Of course, JAM is not to be confused with James Albert Michener the author of great books such as Hawaii, The Covenant, Mexico, Alaska and Tales of the South Pacific. Michener won the Pulitzer prize for fiction in 1948 and the Presidential Medal of Freedom in 1977. Well deserved awards may I add, and nothing like these fake trophies from Lebanon.
Tuesday, December 8, 2009
2nd Floor Ebrahim Building – P.O. Box 1399 VICTORIA – MAHE – SEYCHELLES
Tel: 323 812 Fax: 321422 E-mail: scci@Seychelles.net
PRESS COMMUNIQUE - Comments on the 2010 Annual Budget Speech
4th December 2009
The Seychelles Chamber of Commerce & Industry welcomes the ongoing economic reforms
and maintains that efforts must be sustained in a major restructuring of the economy to pave the way
for real growth of the productive sectors to provide job opportunities in the future. Real growth can only
be achieved through the net increase in the gross domestic product after any increase in prices has
been taken into consideration.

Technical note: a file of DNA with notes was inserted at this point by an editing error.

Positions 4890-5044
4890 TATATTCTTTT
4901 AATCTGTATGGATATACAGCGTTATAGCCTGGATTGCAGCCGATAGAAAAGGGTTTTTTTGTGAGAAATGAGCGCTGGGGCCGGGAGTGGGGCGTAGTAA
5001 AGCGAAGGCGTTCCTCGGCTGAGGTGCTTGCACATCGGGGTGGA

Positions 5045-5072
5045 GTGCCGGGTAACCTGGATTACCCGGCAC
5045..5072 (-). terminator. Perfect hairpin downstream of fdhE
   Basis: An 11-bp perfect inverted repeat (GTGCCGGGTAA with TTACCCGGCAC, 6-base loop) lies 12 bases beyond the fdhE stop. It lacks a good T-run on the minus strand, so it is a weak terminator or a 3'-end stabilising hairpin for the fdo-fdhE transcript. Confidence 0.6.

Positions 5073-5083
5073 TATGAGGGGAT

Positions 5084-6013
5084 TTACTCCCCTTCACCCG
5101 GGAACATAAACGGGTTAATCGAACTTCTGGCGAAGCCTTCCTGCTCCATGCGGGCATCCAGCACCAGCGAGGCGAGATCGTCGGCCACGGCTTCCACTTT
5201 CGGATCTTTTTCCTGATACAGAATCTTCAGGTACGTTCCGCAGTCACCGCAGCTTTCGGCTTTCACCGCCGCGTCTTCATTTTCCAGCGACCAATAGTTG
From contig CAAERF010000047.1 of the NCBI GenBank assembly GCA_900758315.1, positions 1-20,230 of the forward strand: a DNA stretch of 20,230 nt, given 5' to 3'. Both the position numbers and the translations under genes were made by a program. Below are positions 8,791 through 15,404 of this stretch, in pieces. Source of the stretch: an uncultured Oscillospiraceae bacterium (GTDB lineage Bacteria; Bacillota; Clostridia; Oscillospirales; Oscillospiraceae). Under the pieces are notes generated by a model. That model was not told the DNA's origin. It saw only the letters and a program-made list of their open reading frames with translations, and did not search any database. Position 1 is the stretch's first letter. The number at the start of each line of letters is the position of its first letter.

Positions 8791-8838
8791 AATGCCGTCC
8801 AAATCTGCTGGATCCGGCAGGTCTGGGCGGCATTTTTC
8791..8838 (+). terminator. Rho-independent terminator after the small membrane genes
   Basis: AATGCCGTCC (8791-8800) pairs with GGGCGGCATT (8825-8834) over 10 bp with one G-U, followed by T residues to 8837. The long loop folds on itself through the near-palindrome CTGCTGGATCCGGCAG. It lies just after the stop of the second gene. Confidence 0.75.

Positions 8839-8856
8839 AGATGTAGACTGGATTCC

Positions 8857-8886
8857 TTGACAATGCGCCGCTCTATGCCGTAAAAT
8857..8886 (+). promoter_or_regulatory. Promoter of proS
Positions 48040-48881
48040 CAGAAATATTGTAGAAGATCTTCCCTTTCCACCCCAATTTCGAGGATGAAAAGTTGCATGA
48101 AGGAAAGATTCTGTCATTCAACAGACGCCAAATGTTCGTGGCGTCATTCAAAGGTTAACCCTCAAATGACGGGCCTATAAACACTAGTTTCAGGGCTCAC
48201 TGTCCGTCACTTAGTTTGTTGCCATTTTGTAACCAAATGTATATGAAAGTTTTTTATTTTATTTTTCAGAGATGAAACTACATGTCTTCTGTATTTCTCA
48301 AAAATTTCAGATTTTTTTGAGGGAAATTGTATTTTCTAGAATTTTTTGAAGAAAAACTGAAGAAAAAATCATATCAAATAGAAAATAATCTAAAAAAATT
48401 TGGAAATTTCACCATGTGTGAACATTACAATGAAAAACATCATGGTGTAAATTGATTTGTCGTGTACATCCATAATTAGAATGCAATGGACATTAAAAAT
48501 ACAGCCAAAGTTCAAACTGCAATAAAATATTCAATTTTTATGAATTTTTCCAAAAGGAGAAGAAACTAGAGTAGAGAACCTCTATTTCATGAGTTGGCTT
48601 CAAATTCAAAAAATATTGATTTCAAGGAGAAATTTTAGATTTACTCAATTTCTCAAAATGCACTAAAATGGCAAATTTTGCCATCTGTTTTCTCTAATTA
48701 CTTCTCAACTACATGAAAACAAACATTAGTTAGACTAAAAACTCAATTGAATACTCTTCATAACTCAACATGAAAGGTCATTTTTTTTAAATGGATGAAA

To this end, the SCCI welcomes the general principles of fundamental reforms being
introduced in the National Budget for 2010. However, the SCCI regrets that many of its proposals for
reform have not been considered or included in the provisions for the 2010 Budget and that the
fundamental issue of creating a level playing field in which all businesses within the economy will be
given equal and fair treatment is not sufficiently addressed in the Budget; a number of proposals as
mentioned below create more inequalities and the SCCI wishes to draw special attention to the
1. Taxation Reforms
The SCCI welcomes the expressed intention of Government to carry out a major reform of the
taxation system based on ensuring a level playing field for all businesses and broadening the
taxation base to ensure more equality and a fairer distribution of the tax burden. However, the